Law, Bubbles, and Financial Regulation

The following post comes to us from Erik F. Gerding of the University of Colorado Law School.

Five years after the failure of Lehman Brothers, asset price bubbles remain in forefront of the public imagination. Commentators see potential bubbles from Bitcoin to Chinese real estate. Three articles in this week’s edition of the Economist examine whether bubble are afflicting various economies and markets. This year’s Nobel prizes in economics brought to the forefront questions of market efficiency and whether bubbles exist.

My new book, Law, Bubbles, and Financial Regulation, looks at the often overlooked legal dimensions of bubbles. The book examines how market frenzies and regulatory interact in powerful and often destructive ways. (You can read the first chapter of the book, published by Routledge in November, here). Feedback between market and legal dynamics leads to a pernicious outcome: financial regulation can fail when it is needed the most. The dynamics of asset price bubbles weaken financial regulation just as financial markets begin to overheat and the risk of crisis spikes. At the same time, the failure of financial regulations adds further fuel to a bubble.

The book examines the interaction of bubbles and financial regulation through the history of over three centuries of financial frenzies and crises. This perspective reveals that law is crucial to the story of bubbles and that the legal history of the current global crisis has many forerunners. Bubbles involve more than irrational exuberance or low interest rates. Financial law and legal change play critical roles in the severity and consequences of bubbles. The book explores the ways in which bubbles lead to the failure of financial regulation by outlining five dynamics, which it collectively labels the “Regulatory Instability Hypothesis” (with apologies to Hyman Minsky). These five dynamics include:

The regulatory stimulus cycle. As bubbles form and markets boom, policy-makers face increasing pressure to provide regulatory stimulus for financial markets. Policymakers provide this stimulus not only by deregulating financial markets and repealing statutes and regulations, but also by lowering enforcement, providing exemptions to legal rules, and choosing not to apply legal rules to new contexts. In many cases, governments intervene in markets by providing legal preferences, monopolies, and other subsidies to select financial instruments, asset classes, or market participants.

Compliance rot. Bubbles undermine the compliance by market participants with antifraud and other financial rules. Bubbles offer immediate benefits to breaking the law, while pushing expected liability further into the future. Bubbles not only undermine rational deterrence, they also exacerbate behavioral biases and cause market participants to underestimate their liability for violating the law. Moreover, bubbles radically destabilize social norms that reinforce obedience to the law.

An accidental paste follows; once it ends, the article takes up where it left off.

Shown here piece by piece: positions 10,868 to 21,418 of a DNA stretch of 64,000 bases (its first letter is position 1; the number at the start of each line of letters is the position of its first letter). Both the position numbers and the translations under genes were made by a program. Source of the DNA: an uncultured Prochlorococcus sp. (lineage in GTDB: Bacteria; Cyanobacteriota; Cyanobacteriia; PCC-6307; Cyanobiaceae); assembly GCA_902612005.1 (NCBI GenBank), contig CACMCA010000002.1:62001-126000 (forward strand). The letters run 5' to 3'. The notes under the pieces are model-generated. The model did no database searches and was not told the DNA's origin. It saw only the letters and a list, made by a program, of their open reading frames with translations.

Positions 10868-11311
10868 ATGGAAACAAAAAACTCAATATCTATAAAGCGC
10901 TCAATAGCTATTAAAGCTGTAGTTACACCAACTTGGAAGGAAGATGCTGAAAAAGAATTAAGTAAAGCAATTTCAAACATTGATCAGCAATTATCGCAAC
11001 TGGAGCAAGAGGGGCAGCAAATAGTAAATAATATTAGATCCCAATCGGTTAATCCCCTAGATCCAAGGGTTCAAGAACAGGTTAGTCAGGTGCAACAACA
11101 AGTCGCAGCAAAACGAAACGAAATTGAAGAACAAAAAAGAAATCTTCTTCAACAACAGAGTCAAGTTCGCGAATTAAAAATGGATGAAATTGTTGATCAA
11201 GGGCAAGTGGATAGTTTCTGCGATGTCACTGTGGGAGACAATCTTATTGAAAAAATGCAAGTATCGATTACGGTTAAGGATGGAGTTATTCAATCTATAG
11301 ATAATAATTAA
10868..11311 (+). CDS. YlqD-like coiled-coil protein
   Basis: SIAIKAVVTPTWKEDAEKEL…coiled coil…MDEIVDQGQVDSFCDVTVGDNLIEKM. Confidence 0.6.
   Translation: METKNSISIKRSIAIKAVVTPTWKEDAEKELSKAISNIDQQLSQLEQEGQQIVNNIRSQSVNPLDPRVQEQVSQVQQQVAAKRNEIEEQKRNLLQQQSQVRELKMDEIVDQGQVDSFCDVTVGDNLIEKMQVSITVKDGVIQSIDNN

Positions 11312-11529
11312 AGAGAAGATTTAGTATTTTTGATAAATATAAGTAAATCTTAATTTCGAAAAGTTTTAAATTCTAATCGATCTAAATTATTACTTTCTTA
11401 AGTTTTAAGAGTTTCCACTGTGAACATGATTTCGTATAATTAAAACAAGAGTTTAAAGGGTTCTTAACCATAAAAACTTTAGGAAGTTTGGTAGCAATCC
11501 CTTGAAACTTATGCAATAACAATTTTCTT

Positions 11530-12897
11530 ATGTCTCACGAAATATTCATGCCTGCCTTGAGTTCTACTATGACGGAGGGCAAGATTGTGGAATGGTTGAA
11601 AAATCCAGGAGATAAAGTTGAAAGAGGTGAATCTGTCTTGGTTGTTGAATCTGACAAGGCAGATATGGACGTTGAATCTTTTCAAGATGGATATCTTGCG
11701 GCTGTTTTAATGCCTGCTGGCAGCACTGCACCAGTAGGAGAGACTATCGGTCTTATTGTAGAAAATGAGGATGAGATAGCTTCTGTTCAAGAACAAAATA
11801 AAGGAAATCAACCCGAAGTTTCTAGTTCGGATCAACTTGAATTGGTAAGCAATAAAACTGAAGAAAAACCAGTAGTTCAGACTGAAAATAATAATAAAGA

Regulatory arbitrage frenzies. Bubbles foster increased gamesmanship of financial regulations by market participants. Bubbles sharpen the creativity of these parties and their appetite for legal risk.

Procyclical regulation. Certain regulations exacerbate boom and bust cycles in financial markets, without policymakers changing legal rules or market participants varying their level of compliance.

Promotion of investment herding. Other legal rules, such as capital requirements, bankruptcy exemptions, and explicit and implicit government guarantees, encourage investors and financial institutions to engage in dangerous herding into particular investments.  This herding can contribute to a bubble’s formation, lead to dangerous correlations of risk in the financial system, and set the stage for bank runs.

These five dynamics become most dangerous when they undermine financial regulations that govern financial institution leverage and the supply of credit. When the five dynamics affect these type of regulations, the feedback between law and markets fuels bubbles, camouflages mistakes in pricing risk, and leaves financial institutions and markets vulnerable to a crash. The current global crisis provided a master class in these five dynamics, as they midwifed the growth of a shadow banking system and shadow banking bubble. The shadow banking bubble, in turn, promoted more regulatory stimulus, compliance rot, regulatory arbitrage frenzies, and investment herding.

My book concludes by outlining approaches to make financial regulation more resilient to these dynamics that undermine financial law. The goal is not to eliminate bubbles; bubbles have proven to be remarkably robust financial phenomena that have occurred throughout financial history and in very different legal environments. Rather the objective should be to give policymakers and regulators the incentives and capacities to regulate financial firms and markets vigorously and to exercise judgment wisely just when markets boom and economic, political, and psychological factors militate against effective regulation. The key question of financial reform is not how to regulate certain securities, derivatives, or financial activities. It is not even what new substantive powers regulators need. Instead, the key question is how to cause policymakers to exercise the powers that they already have at the right moment. Rather than refighting the last war, we need to take a longer term perspective and focus on designing resilient regulatory institutions. Effective financial laws require institutions that adapt to evolving and fluctuating markets and changing political dynamics.

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